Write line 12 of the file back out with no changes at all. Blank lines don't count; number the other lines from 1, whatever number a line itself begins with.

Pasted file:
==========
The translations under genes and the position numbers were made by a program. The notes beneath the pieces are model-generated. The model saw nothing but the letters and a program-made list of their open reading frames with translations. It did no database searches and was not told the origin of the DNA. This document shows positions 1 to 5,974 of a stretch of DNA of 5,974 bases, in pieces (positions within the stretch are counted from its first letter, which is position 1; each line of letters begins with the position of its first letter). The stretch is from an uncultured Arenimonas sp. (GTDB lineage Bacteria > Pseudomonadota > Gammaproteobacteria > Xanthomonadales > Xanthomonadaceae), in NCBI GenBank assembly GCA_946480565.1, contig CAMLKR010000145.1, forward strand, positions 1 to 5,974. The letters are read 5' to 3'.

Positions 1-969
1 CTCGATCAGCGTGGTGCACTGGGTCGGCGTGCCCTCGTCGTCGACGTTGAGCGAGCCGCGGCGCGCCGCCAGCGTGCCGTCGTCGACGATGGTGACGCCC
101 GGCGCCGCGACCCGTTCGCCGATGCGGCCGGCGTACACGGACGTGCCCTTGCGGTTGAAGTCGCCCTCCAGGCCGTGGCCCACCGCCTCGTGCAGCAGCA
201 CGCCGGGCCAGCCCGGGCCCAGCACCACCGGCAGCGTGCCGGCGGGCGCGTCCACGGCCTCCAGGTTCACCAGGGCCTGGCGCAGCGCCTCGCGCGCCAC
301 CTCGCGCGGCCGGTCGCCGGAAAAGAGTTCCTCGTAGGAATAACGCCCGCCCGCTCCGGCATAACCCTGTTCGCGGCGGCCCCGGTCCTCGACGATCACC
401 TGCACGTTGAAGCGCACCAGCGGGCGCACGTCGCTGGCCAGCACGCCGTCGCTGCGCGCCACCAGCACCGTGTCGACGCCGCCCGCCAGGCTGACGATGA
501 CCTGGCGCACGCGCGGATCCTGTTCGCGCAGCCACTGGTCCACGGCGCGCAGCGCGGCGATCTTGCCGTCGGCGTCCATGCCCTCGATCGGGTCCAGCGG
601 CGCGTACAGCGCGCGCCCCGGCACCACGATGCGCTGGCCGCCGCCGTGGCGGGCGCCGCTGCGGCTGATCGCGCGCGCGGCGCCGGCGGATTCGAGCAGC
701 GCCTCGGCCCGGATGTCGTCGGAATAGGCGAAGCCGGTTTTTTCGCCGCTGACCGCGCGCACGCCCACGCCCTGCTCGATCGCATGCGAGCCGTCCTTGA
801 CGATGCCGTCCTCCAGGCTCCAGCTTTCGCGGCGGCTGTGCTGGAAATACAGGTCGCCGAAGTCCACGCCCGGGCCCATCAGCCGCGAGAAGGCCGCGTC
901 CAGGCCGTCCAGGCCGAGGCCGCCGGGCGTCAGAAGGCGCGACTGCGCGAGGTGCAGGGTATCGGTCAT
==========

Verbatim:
901 CAGGCCGTCCAGGCCGAGGCCGCCGGGCGTCAGAAGGCGCGACTGCGCGAGGTGCAGGGTATCGGTCAT